CARB’s top official formally apologized Wednesday for a research scandal that may put the air quality’s expensive Truck and Bus regulation in limbo.
Written under the authority of Assembly Bill 32 – the 2006 law that addresses global warming – the truck and bus rule requires trucking fleets to acquire diesel particulate matter filters and upgrade their truck engines beginning in 2012. Most small trucking businesses, including fleets of one to three trucks, will be exempt until 2014.
During the past week, mainstream and trucking news sources learned that Hien Tran, a CARB statistician who was responsible for reporting on research justifying the Truck and Bus Rule that was approved in December 2008, falsified his resume and in fact has no formally recognized doctoral degree in statistics.
The lie was known by CARB staffers, some board members and Nichols herself for at least nine months before hitting major news sources.
During Wednesday’s monthly CARB board meeting, Chairman Mary Nichols admitted she knew of Tran’s lies before the board approved the Truck and Bus Rule and said she should have shared the information with the entire board.
“The fact is, this was a mistake on my part,” Nichols said. “I should have shared this information with my fellow board members. If I were in their shoes, I would want all the relevant information myself. My mistake in judgment, though honestly intended, led some others to make unjustified claims. All I can say is I apologize.”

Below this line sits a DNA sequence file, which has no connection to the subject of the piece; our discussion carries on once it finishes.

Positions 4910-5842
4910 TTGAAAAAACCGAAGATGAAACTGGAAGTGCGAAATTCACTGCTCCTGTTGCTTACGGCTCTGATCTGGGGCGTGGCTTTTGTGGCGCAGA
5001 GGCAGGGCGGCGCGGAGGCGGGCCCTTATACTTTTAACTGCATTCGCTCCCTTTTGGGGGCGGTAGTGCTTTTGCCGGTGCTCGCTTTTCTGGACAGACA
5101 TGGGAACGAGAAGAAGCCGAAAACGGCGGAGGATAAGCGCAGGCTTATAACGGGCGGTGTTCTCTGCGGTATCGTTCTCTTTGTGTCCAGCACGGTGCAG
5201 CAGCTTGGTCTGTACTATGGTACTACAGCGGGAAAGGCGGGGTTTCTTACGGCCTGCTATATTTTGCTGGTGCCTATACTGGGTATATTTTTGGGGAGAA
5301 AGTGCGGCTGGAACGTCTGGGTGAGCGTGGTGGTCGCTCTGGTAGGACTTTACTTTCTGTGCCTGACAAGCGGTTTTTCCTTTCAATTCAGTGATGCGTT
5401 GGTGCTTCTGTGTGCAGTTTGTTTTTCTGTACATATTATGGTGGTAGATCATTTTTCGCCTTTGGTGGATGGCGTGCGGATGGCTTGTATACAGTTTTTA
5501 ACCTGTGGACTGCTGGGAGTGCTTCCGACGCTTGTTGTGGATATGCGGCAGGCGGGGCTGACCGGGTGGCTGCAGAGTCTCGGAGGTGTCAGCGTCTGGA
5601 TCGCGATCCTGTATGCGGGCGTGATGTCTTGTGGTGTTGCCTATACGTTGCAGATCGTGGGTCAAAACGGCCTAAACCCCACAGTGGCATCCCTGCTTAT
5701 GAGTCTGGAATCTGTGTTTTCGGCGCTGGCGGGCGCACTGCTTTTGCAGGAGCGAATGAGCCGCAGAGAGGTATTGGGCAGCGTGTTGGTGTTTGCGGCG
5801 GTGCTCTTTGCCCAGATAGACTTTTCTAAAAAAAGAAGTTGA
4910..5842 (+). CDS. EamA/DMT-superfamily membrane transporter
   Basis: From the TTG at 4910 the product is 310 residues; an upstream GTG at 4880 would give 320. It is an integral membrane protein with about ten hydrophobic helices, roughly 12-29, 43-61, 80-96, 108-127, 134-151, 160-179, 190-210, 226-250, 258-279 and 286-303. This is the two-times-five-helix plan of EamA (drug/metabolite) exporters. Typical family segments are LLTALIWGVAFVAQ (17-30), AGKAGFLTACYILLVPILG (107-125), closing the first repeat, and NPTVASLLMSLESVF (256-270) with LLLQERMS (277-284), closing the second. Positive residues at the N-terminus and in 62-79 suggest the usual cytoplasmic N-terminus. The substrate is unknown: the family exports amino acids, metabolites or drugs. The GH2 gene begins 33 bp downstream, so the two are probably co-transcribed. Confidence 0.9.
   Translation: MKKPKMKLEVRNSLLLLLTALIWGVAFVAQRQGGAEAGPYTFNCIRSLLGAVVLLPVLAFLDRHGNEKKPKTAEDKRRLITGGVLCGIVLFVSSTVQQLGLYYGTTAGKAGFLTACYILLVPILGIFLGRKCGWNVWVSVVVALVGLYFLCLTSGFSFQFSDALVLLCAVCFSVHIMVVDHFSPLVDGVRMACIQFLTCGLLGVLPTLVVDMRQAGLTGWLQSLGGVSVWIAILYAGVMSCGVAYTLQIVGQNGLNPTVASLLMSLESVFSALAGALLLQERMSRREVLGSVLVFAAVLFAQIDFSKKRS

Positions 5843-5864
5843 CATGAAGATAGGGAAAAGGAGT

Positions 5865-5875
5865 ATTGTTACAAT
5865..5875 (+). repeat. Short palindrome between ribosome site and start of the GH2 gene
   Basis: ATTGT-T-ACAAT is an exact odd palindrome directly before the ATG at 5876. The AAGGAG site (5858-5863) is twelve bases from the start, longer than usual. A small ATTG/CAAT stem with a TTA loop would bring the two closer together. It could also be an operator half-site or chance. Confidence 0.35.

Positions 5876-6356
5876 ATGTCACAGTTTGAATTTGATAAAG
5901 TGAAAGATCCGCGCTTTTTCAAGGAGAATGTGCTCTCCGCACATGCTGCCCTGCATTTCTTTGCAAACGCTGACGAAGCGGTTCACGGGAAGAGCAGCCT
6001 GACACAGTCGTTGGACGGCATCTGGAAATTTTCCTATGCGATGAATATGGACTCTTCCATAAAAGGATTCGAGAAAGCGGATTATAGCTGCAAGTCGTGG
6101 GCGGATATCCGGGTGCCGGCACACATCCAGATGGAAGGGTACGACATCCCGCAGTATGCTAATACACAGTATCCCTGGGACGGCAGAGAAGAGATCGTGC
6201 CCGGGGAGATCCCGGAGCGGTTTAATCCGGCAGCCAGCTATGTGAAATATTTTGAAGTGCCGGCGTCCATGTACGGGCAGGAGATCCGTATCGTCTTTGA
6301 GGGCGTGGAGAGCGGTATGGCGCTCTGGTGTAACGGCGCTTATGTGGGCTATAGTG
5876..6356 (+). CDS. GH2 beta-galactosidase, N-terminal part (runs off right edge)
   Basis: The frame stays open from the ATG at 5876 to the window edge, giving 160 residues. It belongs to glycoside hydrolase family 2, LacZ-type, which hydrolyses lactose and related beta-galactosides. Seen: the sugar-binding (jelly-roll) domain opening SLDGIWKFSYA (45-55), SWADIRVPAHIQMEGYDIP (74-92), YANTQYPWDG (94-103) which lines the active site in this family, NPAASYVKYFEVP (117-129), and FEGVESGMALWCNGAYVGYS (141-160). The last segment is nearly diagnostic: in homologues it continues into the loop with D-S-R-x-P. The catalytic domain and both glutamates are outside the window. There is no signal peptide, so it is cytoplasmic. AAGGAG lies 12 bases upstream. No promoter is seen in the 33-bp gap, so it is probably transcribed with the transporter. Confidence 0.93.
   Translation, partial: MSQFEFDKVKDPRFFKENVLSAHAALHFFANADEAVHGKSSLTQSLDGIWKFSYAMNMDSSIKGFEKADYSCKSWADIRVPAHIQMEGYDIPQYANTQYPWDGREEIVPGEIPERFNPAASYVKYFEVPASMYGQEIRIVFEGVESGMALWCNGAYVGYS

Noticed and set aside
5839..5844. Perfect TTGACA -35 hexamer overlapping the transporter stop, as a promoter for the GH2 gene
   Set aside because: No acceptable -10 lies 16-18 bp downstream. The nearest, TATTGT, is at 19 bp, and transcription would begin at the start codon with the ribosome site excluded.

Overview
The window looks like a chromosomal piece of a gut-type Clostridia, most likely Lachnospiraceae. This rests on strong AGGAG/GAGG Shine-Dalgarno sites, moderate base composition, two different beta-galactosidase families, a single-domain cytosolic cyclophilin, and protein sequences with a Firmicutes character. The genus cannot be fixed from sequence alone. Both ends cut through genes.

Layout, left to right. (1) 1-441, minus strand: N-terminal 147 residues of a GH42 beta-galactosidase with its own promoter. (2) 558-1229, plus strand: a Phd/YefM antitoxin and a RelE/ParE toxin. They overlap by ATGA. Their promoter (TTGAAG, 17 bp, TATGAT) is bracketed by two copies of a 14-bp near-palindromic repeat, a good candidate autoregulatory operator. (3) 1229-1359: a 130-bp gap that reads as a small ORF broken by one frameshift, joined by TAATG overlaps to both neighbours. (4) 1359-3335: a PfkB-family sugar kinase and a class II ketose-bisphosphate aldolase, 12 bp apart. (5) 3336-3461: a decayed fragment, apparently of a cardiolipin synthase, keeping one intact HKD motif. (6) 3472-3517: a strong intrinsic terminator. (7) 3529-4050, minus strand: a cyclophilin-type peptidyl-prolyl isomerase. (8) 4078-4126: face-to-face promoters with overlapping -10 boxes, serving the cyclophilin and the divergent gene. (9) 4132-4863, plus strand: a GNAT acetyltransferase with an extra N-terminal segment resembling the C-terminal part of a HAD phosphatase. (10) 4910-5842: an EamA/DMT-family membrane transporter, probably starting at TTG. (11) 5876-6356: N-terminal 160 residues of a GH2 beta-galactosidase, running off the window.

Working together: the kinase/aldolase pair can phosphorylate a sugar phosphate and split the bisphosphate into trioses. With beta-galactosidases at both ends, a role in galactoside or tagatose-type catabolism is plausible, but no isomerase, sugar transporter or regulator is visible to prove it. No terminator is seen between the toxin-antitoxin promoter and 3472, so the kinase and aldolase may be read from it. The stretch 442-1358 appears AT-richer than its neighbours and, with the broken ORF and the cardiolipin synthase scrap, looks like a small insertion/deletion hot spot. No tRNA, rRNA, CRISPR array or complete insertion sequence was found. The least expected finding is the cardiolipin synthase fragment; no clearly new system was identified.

Nichols criticized Tran’s mistakes but defended CARB’s decision not to fire him even as she acknowledged the damage the agency has suffered.
“His professional reputation is ruined,” Nichols said. “The stain that he created can’t so easily be erased.”
Nichols suggested a public review of the study in February.
The apology didn’t go far enough for Board Members Dr. John Telles and Ron Roberts, who were critical of Nichols’ approach.
“The report was written – over 50 percent of it – by an author who has misrepresented his education,” Telles said. “To me, that means the report is not acceptable.”
Roberts appeared to be surprised that CARB didn’t fire Tran and called for a full public hearing to determine more about the fraudulent research and potential cover-up of information.
“I’m not going to have to apologize for my being concerned about the dishonesty that’s involved in this issue,” Roberts said. “This board is dependent on a public trust to not only those that agree with us, but also those who are regulated and disagree with us. I think the actions of Mr. Tran and members of this board and members of this staff have done a disservice and have injured that public trust.”
CARB Board Member John Balmes said he believes the science supporting the Truck and Bus Rule won’t change, but said the events surrounding CARB staff’s research made new research of the rule necessary.
– By Charlie Morasch, staff writer